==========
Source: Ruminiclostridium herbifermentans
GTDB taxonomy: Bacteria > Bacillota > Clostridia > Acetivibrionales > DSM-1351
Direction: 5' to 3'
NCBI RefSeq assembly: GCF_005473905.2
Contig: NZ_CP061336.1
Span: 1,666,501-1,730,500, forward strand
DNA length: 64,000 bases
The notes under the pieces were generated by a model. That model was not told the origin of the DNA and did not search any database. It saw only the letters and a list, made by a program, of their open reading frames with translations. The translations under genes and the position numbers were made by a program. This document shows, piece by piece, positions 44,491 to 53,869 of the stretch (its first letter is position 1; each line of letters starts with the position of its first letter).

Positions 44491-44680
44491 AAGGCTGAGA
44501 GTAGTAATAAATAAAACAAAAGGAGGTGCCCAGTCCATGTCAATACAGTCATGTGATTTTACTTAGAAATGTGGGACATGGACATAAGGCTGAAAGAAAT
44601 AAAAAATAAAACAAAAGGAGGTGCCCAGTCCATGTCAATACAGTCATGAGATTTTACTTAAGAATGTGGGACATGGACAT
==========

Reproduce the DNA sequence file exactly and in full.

Source: Ruminiclostridium herbifermentans
GTDB taxonomy: Bacteria > Bacillota > Clostridia > Acetivibrionales > DSM-1351
Direction: 5' to 3'
NCBI RefSeq assembly: GCF_005473905.2
Contig: NZ_CP061336.1
Span: 1,666,501-1,730,500, forward strand
DNA length: 64,000 bases
The notes under the pieces were generated by a model. That model was not told the origin of the DNA and did not search any database. It saw only the letters and a list, made by a program, of their open reading frames with translations. The translations under genes and the position numbers were made by a program. This document shows, piece by piece, positions 44,491 to 53,869 of the stretch (its first letter is position 1; each line of letters starts with the position of its first letter).

Positions 44491-44680
44491 AAGGCTGAGA
44501 GTAGTAATAAATAAAACAAAAGGAGGTGCCCAGTCCATGTCAATACAGTCATGTGATTTTACTTAGAAATGTGGGACATGGACATAAGGCTGAAAGAAAT
44601 AAAAAATAAAACAAAAGGAGGTGCCCAGTCCATGTCAATACAGTCATGAGATTTTACTTAAGAATGTGGGACATGGACAT